Blue Ridge/Secure AppGuard Protects Users from Latest Internet Explorer ActiveX Attacks

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Users warned Video ActiveX control exploit now hosted on thousands of web sites worldwide.

I challenge analysts and reporters that cover information security issues to identify a computer protection solution that provides protection as effective as AppGuard or EdgeGuard but that is also as easy to use

Every Windows XP computer is at risk from ongoing attacks that exploit a vulnerability identified in a combination of Internet Explorer and an ActiveX control. Microsoft reports that malicious software is silently installed when users view a compromised web page and can be instructed to steal identity, passwords, credit card data, and sensitive enterprise information. In the past month alone, tens of thousands of reputable websites have reportedly been compromised to serve malicious software components such as those used in these attacks.

Computers with Blue Ridge/Secure AppGuard or Blue Ridge/Secure EdgeGuard security software:
Are Already Protected from these Attacks
May Safely View Compromised Websites
Require None of the Workarounds Urged by Microsoft
Are Protected from the Next Outbreak

The probability of the anti-virus/spyware security software found on the typical consumer or enterprise computer successfully blocking one of these attacks is less than 50%. Malware makers have become proficient in systematically attacking the fundamental weakness of these decade's old products: their dependence on malware signatures to stop attacks.

Botnets can alter the signatures of their outbound malware every 10 minutes. Because anti-virus/spyware vendors can take weeks or even months to detect, build, and distribute new signatures, cybercriminals are confident that their attacks will be undetected and successful.

Every consumer and every enterprise must look at supplementing the protection they get from their existing anti-virus/spyware computer software with something that stops these increasingly sophisticated zero-day attacks.

The technology employed by AppGuard and EdgeGuard does not rely on having malware signatures. Instead, it places applications such as Internet Explorer 'under guard' to prevent attackers from forcing applications to execute malicious code. Additionally, AppGuard and EdgeGuard stop unknown software that attempts to launch from "My Documents", "Desktop", additional hard drives, and "user space". Likewise, AppGuard and EdgeGuard prevent malware hidden on a USB device from attacking the computer it's plugged into.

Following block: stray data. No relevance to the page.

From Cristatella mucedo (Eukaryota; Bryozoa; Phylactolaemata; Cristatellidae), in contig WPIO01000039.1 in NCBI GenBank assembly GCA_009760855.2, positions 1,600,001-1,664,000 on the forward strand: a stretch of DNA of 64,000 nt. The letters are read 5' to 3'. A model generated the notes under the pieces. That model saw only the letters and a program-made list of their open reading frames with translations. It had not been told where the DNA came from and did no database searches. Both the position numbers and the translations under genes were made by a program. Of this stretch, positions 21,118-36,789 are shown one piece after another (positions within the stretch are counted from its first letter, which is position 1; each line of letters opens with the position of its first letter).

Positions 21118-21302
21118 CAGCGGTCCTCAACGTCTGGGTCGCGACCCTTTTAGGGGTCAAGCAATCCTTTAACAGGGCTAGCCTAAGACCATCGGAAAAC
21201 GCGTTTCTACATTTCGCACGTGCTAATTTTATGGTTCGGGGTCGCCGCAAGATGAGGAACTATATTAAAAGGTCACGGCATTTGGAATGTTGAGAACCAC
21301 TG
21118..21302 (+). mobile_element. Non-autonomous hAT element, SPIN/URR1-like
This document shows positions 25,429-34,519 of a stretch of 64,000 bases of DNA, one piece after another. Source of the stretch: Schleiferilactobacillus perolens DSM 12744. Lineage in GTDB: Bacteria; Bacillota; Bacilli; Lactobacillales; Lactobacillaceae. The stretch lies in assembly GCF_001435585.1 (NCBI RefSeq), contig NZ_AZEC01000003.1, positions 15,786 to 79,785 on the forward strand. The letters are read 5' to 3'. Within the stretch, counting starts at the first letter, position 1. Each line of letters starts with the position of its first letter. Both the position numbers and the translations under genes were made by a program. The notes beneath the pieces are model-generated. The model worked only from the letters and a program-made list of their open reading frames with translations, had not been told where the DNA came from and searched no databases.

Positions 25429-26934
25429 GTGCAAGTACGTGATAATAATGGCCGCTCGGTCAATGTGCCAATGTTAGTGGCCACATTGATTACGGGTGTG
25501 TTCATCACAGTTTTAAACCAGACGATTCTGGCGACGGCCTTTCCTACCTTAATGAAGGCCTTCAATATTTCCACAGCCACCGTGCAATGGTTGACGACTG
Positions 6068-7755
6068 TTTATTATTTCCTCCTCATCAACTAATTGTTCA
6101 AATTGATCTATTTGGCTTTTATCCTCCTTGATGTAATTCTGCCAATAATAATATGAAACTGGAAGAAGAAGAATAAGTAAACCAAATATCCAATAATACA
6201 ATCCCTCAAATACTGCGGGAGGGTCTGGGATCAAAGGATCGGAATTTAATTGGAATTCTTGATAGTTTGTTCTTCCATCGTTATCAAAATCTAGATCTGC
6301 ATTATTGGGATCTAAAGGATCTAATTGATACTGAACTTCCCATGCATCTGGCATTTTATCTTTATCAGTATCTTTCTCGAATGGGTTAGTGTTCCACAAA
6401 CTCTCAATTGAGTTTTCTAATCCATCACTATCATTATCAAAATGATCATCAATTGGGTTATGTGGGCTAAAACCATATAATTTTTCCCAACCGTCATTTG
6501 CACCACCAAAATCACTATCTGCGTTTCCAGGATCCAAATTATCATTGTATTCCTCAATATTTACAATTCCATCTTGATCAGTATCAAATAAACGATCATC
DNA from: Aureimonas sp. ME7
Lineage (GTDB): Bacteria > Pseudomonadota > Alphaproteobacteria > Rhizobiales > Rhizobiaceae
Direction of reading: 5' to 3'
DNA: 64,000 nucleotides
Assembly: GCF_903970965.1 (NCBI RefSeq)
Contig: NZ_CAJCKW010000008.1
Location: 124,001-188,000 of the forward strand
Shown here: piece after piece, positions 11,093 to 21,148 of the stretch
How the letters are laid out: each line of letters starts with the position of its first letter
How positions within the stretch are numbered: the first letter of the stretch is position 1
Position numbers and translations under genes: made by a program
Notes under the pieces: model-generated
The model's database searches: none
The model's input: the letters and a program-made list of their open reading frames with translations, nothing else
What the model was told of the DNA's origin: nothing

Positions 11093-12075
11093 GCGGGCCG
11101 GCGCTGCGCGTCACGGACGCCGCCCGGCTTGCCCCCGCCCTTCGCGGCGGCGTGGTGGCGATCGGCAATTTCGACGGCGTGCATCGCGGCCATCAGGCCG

"I challenge analysts and reporters that cover information security issues to identify a computer protection solution that provides protection as effective as AppGuard or EdgeGuard but that is also as easy to use", says Mike Fumai, CEO of Blue Ridge Networks.

Full protection from zero-day exploit attacks is up and running in a fraction of the time required to configure host intrusion prevention system (HIPS) software from legacy solution providers. In addition, AppGuard is a fraction of the cost and requires no user intervention to ensure malware is stopped. Neither AppGuard nor EdgeGuard require highly-paid, highly-skilled technicians to fully implement. AppGuard and EdgeGuard can be installed and fully configured by anyone that knows how to install a web browser.

Blue Ridge/Secure AppGuard is priced at $24.95 per user and is available for purchase and download today.

About Blue Ridge Networks
For over 12 years Blue Ridge Networks has helped commercial and government customers securely connect and conduct business over the most secure and cost-effective networks in the world. Our solutions have consistently enabled increased application performance and endpoint security, supported network scalability, simplified management, and reduced the total cost of doing business. Blue Ridge Networks solutions represent high standards of security as evidenced by numerous government certifications and compliance with key industry standards.

More information about our products and managed services can be found by visiting

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Mike Fumai
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